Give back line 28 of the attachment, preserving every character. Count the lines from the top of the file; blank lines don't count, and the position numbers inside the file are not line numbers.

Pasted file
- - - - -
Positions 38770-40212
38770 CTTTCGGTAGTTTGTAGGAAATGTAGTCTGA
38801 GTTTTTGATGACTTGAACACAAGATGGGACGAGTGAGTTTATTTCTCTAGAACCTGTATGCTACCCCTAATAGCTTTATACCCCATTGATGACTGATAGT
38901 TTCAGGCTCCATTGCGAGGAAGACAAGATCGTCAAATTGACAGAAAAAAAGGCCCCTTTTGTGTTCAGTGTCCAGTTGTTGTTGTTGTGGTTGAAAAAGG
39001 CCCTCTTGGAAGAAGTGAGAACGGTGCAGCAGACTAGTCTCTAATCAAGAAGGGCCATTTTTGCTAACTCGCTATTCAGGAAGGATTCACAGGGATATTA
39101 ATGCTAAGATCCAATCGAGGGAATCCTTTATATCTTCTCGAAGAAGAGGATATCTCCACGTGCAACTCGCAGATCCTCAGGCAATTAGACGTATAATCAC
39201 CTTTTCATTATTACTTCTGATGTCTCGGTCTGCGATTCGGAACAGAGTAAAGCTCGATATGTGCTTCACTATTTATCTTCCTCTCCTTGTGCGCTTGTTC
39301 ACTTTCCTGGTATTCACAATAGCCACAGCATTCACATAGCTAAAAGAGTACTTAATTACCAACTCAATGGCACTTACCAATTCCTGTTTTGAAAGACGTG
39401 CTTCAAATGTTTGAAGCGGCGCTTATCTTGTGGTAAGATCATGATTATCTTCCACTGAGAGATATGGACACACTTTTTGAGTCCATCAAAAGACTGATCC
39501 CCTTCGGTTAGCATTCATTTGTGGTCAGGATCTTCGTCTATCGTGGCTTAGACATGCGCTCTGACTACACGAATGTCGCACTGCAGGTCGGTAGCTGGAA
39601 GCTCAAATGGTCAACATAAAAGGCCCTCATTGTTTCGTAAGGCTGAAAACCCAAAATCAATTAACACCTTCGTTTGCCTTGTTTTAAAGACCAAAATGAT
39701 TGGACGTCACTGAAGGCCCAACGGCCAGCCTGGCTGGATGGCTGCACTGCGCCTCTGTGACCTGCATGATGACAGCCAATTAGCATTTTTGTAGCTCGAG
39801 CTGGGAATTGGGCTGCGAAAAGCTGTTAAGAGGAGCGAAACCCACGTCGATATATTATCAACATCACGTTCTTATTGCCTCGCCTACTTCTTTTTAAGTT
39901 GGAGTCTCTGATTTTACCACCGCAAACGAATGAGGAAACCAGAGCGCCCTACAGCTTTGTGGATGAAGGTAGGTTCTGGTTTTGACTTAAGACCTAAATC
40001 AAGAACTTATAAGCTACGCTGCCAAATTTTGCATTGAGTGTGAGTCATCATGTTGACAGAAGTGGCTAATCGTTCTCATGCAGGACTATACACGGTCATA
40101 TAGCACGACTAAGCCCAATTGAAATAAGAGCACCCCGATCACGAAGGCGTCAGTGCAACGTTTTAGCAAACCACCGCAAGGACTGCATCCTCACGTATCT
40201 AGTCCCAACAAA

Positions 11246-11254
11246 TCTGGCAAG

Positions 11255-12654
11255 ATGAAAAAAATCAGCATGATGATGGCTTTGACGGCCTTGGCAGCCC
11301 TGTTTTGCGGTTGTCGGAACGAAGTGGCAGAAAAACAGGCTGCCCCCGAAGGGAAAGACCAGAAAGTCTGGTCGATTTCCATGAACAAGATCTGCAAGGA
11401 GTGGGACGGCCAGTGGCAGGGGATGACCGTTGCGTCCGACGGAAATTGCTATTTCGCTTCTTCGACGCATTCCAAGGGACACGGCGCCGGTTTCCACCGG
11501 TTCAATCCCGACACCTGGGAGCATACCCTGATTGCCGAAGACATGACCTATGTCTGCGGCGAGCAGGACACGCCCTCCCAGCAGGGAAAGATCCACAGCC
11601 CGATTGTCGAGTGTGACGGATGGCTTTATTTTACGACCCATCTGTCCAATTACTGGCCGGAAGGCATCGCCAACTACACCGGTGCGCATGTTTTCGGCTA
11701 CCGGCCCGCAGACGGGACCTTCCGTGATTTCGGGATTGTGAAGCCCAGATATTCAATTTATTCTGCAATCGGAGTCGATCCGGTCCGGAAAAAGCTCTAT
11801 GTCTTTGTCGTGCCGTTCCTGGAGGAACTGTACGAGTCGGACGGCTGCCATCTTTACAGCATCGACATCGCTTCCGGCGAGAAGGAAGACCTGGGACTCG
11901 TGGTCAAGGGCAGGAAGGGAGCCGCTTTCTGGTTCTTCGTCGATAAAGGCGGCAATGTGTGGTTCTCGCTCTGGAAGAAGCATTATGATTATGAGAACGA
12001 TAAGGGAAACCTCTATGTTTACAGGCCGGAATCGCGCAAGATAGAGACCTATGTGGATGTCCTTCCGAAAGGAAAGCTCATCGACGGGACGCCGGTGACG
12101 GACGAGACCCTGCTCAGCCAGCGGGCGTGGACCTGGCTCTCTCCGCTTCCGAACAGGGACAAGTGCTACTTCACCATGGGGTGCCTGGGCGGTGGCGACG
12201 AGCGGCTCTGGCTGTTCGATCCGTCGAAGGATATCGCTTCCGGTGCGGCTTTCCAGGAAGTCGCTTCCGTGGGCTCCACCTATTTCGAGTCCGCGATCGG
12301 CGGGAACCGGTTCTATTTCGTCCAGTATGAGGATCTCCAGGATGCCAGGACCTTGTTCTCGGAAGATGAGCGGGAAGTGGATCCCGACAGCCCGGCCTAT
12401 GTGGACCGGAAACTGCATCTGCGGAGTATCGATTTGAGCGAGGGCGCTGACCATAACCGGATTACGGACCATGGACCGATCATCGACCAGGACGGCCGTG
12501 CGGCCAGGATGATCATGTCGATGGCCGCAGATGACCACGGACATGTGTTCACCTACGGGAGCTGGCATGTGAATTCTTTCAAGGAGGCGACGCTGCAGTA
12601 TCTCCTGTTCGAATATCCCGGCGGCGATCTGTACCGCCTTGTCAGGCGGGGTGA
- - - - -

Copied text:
11901 TGGTCAAGGGCAGGAAGGGAGCCGCTTTCTGGTTCTTCGTCGATAAAGGCGGCAATGTGTGGTTCTCGCTCTGGAAGAAGCATTATGATTATGAGAACGA